BEREA -- Quarterback Vince Young has been trying to restart his NFL career since 2011. He’s getting a chance with the Browns.
Young, the No. 3 pick in the 2006 draft, was scheduled to undergo a physical Monday and participate in a voluntary minicamp Tuesday through Thursday on a tryout basis.
“Our interest in Vince is that he’s been productive and he’s had success in the National Football League,” Browns general manager Ray Farmer said Monday in a pre-draft news conference. “We wanted to take the opportunity to see where he was. We’ve been kind of following him through the offseason and he had been doing some things that kind of caught our eye and made us kind of take note and we wanted to see what that looked like in his own time frame.
“The opportunity was right and minicamp seemed to be the appropriate time and we brought him in.”
The Browns brought in a second veteran quarterback in Tyler Thigpen, 10 days before they’re expected to add at least one quarterback in the NFL Draft. Brian Hoyer, who’s recovering from a torn anterior cruciate ligament, and Alex Tanney, who’s never taken an NFL snap, are the only quarterbacks under contract.
Young, who will turn 31 next month, was 31-19 as a starter but hasn’t played since 2011, when he went 1-2 with Philadelphia. He spent 2006-10 with Tennessee.
He was brought into training camp late last year by Green Bay, then released in the final cuts. Young (6-foot-5, 230 pounds) has completed 57.9 percent in his career with 46 touchdowns, 51 interceptions and a 74.4 rating.
Thigpen (6-3, 235) is 1-11 as a starter in a career that has included stops in Kansas City, Miami and Buffalo. He was last with the Bills in 2011-12 but didn’t make a start.
Thigpen, 30, was a seventh-round pick in 2007. He’s completed 54 percent with 21 touchdowns, 18 interceptions and a 72.5 rating.
Young and Thigpen share a trait new coordinator Kyle Shanahan is looking for at the position: mobility.
“I think it’s a piece of the puzzle. I wouldn’t say it’s the top piece,” Farmer said. “They both are mobile. They both are very good athletes.
“That’s a good piece. Kyle would say he likes a quarterback that is mobile. The offense is definitely going to require the quarterback to do different things -- throw on the move, play outside the pocket to some degree.”
Farmer was assistant general manager last year when the Browns were desperate for a quarterback following injuries and poor play. Yet Young and Thigpen weren’t signed to play in former coordinator Norv Turner’s traditional system.
“When you talk about any one player fitting in a place, it’s styles make fights,” Farmer said. “If a guy doesn’t fit with a potential coach or a scheme that we were operating before, those guys get passed over. Now that there may be an opportunity for a fit, you tend to be a little bit more aggressive or follow guys a little differently.”
Farmer was asked about Hoyer’s progress.
“I don’t want to really comment about guys’ health and who’s injured and who’s not, where are they at. But he’s fine,” Farmer said. “He’ll be fine. It’s a long way away before we play any football. I’m excited where Brian is right now.”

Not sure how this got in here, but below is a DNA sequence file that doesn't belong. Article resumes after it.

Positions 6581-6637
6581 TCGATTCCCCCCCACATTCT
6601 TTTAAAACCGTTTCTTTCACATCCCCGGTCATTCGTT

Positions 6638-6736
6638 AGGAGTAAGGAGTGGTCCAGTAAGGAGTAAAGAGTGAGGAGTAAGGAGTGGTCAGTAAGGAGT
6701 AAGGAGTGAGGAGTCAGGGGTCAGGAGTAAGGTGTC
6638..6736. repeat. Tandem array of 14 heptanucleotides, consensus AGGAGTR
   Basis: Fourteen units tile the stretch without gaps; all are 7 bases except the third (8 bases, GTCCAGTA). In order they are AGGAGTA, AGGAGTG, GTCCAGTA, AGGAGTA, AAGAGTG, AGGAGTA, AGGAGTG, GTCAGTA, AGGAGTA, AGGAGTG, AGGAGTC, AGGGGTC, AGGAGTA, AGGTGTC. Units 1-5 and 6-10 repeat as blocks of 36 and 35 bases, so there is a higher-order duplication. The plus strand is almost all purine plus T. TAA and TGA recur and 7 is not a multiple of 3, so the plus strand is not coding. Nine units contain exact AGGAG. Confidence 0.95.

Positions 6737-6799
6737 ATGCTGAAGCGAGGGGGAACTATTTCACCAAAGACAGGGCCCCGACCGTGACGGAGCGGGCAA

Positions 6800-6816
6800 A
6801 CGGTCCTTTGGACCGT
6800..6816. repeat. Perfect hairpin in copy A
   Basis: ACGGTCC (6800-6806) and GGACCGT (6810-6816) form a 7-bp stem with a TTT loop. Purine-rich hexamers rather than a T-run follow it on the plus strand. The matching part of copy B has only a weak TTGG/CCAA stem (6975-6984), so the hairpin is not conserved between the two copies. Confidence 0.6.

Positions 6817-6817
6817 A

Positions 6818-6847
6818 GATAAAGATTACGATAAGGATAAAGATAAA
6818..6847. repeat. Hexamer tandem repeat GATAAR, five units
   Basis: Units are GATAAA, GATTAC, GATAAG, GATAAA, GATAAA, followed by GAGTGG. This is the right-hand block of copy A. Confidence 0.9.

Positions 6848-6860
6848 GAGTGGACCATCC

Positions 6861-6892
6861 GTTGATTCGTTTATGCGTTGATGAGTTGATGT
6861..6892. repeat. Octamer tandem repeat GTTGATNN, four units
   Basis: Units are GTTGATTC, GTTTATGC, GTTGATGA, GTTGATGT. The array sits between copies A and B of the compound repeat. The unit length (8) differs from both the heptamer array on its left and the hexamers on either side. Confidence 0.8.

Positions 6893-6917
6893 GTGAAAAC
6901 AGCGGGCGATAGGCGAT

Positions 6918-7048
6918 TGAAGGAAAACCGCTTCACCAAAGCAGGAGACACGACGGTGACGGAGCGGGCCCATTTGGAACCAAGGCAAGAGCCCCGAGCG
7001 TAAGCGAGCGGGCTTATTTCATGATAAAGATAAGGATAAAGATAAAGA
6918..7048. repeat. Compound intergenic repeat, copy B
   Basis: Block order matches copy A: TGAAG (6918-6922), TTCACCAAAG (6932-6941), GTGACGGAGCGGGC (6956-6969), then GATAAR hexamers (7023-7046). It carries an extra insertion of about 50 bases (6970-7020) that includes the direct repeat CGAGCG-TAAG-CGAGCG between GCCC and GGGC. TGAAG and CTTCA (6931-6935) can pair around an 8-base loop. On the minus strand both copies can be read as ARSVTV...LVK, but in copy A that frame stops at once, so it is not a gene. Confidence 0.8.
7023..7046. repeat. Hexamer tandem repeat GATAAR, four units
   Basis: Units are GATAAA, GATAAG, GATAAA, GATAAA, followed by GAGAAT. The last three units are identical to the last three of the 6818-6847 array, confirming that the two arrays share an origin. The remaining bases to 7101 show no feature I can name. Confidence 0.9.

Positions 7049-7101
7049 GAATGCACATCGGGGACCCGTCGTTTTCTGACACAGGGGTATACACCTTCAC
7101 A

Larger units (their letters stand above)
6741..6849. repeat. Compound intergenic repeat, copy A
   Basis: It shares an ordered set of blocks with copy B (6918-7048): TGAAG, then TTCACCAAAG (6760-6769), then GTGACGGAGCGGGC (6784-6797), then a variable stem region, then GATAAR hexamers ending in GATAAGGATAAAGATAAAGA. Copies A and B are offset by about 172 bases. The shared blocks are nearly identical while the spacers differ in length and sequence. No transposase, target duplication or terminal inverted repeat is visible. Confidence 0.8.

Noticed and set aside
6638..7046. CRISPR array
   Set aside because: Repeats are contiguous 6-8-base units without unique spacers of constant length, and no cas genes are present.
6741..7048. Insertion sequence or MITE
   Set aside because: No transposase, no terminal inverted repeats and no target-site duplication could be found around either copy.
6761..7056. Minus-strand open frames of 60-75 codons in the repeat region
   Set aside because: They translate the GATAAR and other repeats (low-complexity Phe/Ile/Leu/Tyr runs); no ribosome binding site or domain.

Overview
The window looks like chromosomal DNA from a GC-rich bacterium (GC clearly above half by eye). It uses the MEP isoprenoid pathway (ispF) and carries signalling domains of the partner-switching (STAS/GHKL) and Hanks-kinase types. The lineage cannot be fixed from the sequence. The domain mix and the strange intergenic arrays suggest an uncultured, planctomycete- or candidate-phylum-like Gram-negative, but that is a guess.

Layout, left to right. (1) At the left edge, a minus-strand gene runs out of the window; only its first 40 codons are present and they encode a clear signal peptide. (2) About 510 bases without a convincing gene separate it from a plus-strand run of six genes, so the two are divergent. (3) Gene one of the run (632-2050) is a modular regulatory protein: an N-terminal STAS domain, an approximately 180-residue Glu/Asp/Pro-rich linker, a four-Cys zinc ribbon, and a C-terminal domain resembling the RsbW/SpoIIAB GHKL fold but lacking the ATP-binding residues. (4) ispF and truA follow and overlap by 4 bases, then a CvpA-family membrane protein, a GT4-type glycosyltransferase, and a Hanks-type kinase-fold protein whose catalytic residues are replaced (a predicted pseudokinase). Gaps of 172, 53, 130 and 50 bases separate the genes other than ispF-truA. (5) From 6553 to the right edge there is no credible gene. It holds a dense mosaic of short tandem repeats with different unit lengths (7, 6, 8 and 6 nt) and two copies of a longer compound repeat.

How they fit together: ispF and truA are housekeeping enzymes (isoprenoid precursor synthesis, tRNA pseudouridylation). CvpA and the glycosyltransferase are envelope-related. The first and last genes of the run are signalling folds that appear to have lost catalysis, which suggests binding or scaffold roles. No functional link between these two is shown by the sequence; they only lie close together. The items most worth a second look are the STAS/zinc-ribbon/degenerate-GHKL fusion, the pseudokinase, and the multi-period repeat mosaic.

EASY AS 1, 2, 3
Farmer believes he has a good idea what will happen in the draft before it’s his turn to pick at No. 4. Houston has the top pick, followed by St. Louis and Jacksonville.
“Internally, I feel like one, two and three is starting to shape up in my mind,” he said. “I would say there are five options to go one, two and three so I think I’m starting to narrow it down, at least in my head.”
Quarterbacks Johnny Manziel and Blake Bortles, pass rushers Jadeveon Clowney and Khalil Mack, receiver Sammy Watkins and offensive lineman Greg Robinson have been mentioned as possibilities to go in the top three.
MEET THE BOSS
Owner Jimmy Haslam met with some of the draft prospects who visited team headquarters over the past couple of weeks.
“He definitely was involved and we made sure he was involved,” Farmer said. “We made sure he had time to spend with certain guys.”
Farmer is in the role of GM because Haslam fired CEO Joe Banner and GM Michael Lombardi in February. In less than two years as owner, Haslam has fired two coaches, a CEO and a GM.
But Farmer insisted he doesn’t feel the need to make a splash in the draft.
“I don’t feel any pressure,” Farmer said. “He’s been more than supportive. He is involved, he is in meetings, he comes around. We keep him up to speed as to what we’re doing and why we’re doing it.”
NOT A FAN
Farmer, the first African-American general manager in team history, was asked about the racist comments reportedly made by Los Angeles Clippers owner Donald Sterling.
“Any time that those comments are made, we’ll say allegedly made, it is disappointing,” Farmer said. “That’s a different subset. I’ve been focused on the draft. I’m happy I’m in a situation where we don’t have to be worried about those comments being made.”
Kicker Brandon Bogotay was waived. He spent training camp with the team last year, but lost the battle to Billy Cundiff.
** Browns coach Mike Pettine will be the speaker May 19 at the 35th annual Akron Browns Backers banquet at Tangier restaurant. Receiver Josh Gordon will be honored as player of the year, and left tackle Joe Thomas as Good Guy Award winner. Several former Browns players will be in attendance.
Doors open at 4:30 for a fan fest, a VIP cocktail party starts at 6 and dinner is at 7. Tickets for dinner are $60. Call Jim Iona at (330) 630-2311.
** Farmer thanked all the organization’s scouts, but specifically mentioned Chisom Opara and Bobby Vega for their work in preparation for the draft. “Definitely demonstrated that they are frontline scouts and guys that can really make a difference in this organization,” Farmer said.